EAT: Gourmet Malaysia @ Toronto

By way of the Torontoist and Spice City Toronto, I discovered Gourmet Malaysia in the heart of north Scarborough. I have grown up eating around the world, and more often than not our Saturday lunches would see us nomming on a few pieces of paratha and a nice southeast Asian style curry. When I read about a place that serves Singaporean-style street food (albeit, in a sterile and standardized setting as required by Toronto Public Health) in the city, Emilie and I  jumped at the chance to try it out.

The lack of an available parking spot in front of the establishment is always a good start (though there is ample parking just around the corner where a giant asian grocery is located). The next really good sign is the signature whiff of curry and lemongrass. Though the dining room looked pretty empty when we walked in, it filled up quickly with regular customers who were greeted warmly at the door.

Having been to Singapore once previously, we ordered what many consider as its national dish: Hainanese Chicken Rice. A Singaporean-style laksa was also ordered, as well as “Poh Pia”, an appetizer portion of crepe rolled with mixed vegetable and fried egg. To be honest, we shouldn’t have ordered so much food for two people, but a recent episode of No Reservations made me do it.

We started off with the Poh Pia. It was a soft crepe rolled with a mixture of vegetables and fried egg. Poh Pia is a first time experience for us, and it left us with mixed thoughts. It wasn’t spectacular, but it was tasty enough. Unfortunately, it was also very filling, and we worried that our stomachs wouldn’t be able to handle the onslaught that is to come. Worst still, I failed to capture it on camera. The lack of a photo makes me a sad panda.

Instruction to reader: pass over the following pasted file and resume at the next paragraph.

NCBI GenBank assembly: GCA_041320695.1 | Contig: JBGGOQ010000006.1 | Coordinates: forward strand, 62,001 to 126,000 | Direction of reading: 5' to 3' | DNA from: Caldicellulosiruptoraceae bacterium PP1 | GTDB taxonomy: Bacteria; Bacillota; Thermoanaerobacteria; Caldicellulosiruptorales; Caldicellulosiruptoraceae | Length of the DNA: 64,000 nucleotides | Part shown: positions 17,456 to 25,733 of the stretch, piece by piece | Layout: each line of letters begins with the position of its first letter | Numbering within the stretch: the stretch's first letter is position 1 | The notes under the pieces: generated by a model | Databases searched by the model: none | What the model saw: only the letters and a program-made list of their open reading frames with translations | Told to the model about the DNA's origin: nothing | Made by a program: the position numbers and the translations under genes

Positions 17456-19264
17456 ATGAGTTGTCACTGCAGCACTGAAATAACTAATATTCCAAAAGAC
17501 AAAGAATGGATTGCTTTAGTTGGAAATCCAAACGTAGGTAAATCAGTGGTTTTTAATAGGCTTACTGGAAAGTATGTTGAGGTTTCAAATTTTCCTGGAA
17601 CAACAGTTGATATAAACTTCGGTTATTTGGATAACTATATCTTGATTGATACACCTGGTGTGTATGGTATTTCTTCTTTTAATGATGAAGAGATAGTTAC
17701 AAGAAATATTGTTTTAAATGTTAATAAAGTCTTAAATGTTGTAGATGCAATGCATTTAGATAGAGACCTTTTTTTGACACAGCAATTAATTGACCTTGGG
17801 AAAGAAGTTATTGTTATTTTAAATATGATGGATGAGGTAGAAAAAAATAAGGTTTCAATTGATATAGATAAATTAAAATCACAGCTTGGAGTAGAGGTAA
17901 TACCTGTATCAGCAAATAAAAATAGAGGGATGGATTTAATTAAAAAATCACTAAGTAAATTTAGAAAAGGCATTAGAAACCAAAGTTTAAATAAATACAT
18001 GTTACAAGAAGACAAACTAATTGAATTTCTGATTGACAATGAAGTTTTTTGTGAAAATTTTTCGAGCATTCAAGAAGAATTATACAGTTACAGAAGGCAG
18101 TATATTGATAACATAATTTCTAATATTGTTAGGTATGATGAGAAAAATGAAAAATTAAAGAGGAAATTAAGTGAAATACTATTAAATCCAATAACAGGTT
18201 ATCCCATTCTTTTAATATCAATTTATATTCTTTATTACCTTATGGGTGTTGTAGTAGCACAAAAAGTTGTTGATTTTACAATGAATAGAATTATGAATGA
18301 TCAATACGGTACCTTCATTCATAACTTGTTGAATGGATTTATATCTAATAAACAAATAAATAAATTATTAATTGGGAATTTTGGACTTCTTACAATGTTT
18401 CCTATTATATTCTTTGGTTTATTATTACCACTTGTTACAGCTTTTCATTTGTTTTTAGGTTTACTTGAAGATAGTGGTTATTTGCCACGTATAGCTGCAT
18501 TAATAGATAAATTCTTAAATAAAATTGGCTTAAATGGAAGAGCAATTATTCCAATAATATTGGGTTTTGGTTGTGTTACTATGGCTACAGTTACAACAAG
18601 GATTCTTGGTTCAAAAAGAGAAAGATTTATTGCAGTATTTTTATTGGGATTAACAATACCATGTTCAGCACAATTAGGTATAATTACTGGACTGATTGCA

Sad Panda is Sad.


Singaporean-style chicken rice, deconstructed: Start with a serving of chicken, boiled and chilled to allow for the skin to just barely separate from the flesh with a layer of gelatinous fat. Add a serving of rice cooked in a mixture of chicken broth and fat. Round out the dish with the necessary condiments of sweet soy sauce and a chili-ginger paste. Optionally include a few slivers of vegetables or onions to at least make an attempt to recognize the vegetable food group. Each of these components, though unremarkable, translates into something so special for a dish that is seemingly so simple. The chicken itself is perfectly tender (yes, even the breast meat) and is mildly flavoured from the broth it has been bathing in. The rice hints of pandan leaves and broth, and each granule separates nicely with the lace of chicken fat from the cooking liquid. The ginger paste was a good accompaniment, though the dish lacks the general kick without the trademark chili sauce that is usually served in a Singaporean street joint. I’ve noticed that restaurants around the GTA shy away from the bright fiery chili sauce as a chicken rice condiment, so I don’t fault Gourmet Malaysia for leaving this out. This arranged plate of chicken rice won’t win any awards in Singapore, but it’s the best I’ve had in the GTA area in a very, very long time.